Engineering later on is a challenge although there is a relatively small amount of water to clear out of the bilges compared to the last few days. We manage to whizz through it in good time and then it's straight up on deck to check 'the toys' (our safety equipment) and then straight into a helm session. The waves are huge now and we are really powering along. The noise of the water as we plough through the sea is awesome. This is not a time for the faint hearted. You grip the helm, spread your feet for a really firm stance and concentrate like hell for half an hour. When the boat is this powered up there is no room for error. It's hard work but it's the ride of your life!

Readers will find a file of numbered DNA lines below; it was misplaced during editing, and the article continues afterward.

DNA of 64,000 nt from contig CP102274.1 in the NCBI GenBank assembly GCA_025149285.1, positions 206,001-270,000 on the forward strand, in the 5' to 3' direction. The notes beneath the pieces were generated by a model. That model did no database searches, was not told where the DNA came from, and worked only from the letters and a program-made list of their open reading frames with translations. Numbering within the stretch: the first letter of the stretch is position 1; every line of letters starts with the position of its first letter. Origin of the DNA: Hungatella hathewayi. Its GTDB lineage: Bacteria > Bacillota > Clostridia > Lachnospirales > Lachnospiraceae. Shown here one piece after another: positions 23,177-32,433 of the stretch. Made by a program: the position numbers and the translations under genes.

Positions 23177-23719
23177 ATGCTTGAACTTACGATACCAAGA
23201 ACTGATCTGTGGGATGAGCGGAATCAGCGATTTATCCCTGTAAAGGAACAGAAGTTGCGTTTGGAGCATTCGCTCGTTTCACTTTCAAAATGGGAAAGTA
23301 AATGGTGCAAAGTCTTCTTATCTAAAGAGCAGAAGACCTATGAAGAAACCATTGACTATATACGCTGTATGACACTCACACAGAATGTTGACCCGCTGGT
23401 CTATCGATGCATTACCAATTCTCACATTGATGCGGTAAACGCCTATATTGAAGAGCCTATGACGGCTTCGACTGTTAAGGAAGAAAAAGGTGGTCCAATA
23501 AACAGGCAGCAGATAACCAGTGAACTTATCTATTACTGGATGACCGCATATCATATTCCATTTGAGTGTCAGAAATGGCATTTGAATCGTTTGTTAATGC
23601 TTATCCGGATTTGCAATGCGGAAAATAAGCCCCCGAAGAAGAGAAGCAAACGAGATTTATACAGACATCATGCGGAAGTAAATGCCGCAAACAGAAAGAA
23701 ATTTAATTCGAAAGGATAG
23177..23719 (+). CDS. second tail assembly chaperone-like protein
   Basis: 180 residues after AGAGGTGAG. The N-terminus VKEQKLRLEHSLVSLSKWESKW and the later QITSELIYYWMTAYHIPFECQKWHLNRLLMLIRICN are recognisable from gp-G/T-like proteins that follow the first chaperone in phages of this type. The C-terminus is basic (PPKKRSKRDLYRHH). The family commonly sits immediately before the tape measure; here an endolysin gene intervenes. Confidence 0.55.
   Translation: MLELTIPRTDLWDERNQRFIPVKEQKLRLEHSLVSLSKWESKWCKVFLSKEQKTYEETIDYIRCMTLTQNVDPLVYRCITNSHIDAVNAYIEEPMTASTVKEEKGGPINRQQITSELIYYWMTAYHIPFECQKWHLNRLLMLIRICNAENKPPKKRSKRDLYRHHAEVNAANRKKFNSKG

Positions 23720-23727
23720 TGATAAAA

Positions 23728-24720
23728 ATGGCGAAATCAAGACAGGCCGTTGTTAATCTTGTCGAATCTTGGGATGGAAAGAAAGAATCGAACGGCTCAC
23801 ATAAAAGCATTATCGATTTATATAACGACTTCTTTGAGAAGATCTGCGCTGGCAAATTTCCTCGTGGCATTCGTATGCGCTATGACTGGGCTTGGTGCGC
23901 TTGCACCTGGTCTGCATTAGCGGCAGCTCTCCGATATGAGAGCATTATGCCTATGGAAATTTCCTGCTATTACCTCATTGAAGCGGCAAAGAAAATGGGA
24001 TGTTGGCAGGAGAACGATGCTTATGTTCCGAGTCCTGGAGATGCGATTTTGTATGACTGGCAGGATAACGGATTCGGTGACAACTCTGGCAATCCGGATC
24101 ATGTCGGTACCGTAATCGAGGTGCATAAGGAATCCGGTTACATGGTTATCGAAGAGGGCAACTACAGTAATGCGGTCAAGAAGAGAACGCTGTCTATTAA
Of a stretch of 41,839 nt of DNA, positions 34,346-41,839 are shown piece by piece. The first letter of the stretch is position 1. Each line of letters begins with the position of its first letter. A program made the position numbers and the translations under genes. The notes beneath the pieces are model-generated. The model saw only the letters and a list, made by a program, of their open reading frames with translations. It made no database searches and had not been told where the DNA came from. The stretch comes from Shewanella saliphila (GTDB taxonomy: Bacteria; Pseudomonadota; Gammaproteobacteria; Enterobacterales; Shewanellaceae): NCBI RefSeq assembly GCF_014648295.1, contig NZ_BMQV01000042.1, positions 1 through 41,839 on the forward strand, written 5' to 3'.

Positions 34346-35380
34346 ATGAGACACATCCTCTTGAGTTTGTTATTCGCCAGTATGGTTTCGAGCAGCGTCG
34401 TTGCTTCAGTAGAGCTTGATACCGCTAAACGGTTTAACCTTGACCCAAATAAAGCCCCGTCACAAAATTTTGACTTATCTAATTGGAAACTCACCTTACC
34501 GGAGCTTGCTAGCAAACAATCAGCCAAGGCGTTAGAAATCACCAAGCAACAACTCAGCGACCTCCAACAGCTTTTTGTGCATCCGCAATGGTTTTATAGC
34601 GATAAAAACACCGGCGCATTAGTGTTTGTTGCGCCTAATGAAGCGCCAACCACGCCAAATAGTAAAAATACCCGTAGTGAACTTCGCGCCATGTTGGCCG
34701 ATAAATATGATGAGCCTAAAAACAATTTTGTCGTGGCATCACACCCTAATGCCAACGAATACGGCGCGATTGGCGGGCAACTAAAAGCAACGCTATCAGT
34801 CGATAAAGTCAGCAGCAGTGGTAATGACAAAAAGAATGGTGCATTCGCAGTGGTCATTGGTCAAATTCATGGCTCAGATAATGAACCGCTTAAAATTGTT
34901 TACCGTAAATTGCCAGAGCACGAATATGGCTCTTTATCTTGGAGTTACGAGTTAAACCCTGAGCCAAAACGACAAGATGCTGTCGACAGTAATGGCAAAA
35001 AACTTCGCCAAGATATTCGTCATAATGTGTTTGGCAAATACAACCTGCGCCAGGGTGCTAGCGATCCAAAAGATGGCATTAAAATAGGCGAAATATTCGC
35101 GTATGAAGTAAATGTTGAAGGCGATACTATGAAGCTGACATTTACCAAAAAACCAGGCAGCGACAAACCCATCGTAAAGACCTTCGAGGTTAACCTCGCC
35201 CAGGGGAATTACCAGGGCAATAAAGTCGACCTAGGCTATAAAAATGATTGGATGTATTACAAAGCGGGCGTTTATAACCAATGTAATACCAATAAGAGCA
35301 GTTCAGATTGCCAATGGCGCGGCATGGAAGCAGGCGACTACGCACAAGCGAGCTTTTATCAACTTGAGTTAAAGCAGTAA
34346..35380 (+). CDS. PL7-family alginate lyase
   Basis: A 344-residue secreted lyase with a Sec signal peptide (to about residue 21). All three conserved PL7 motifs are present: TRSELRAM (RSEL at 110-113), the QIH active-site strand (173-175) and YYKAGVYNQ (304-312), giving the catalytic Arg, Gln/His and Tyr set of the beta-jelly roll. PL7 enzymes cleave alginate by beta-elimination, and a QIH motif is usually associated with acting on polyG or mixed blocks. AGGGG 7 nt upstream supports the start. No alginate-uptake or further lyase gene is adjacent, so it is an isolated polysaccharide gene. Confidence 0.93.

That was quite an adrenaline rush but what happened in the next hour was to have the blood pumping through our veins like never before. I was in the nav station filling in the 8pm log when we heard the familiar sound of a huge wave washing over the deck. This one though, just kept coming and coming. Unusually a huge amount of water washed down through the companion way and into the nav station, soaking loads of the electronic kit before I had time to pull the plastic cover across. The normal shout of 'Is everyone ok?' went up to the deck from down below. We could hear voices on deck but got no confirmation reply so knew something was afoot. Almost immediately an ashen-faced Piers arrived at the top of the companion way having dragged himself from the rail against which he been smashed by the wave. He had calmly announced to the crew on deck, after making sure that they were all alright, “Ok guys, no need to panic here, everything's ok but I've just broken my leg”. He'd realised after the wave hit – that his foot suddenly felt “wobbly and disconnected”. I'm guessing a good deal of pain also gave him a clue as to what had happened. He was then helped below deck by a few of the guys while a zillion things rushed through my mind – how would we make him ok – none of us were medically qualified, how were we going to get him to medical help, what did this mean for us in this race and for the future - it was almost certainly the end of Piers's race - we needed to fly into action to sort all of this and settle the boat down too. My main concern was for our gentle giant of a skipper. He was calm and cool but had a badly broken leg and didn't look ok at all.  The next hour was a blur of phone calls - to inform the race team back home, informing Falmouth coastguard who would then co-ordinate with the nearest Japanese coastguard and trying to seek medical advice. We had a team of people in the Nav station co-ordinating this, while I leapt into action checking through all of our medical kit and references to see what we had available, to find out what we could do to stabilise the injury and to do what we could to make Piers comfortable. I'd been with Piers as he had sifted through the medical boxes before so I knew where they were and my main priority was to help him. Tom and Charlie were busy on deck calming the boat and making sure all was ok above deck.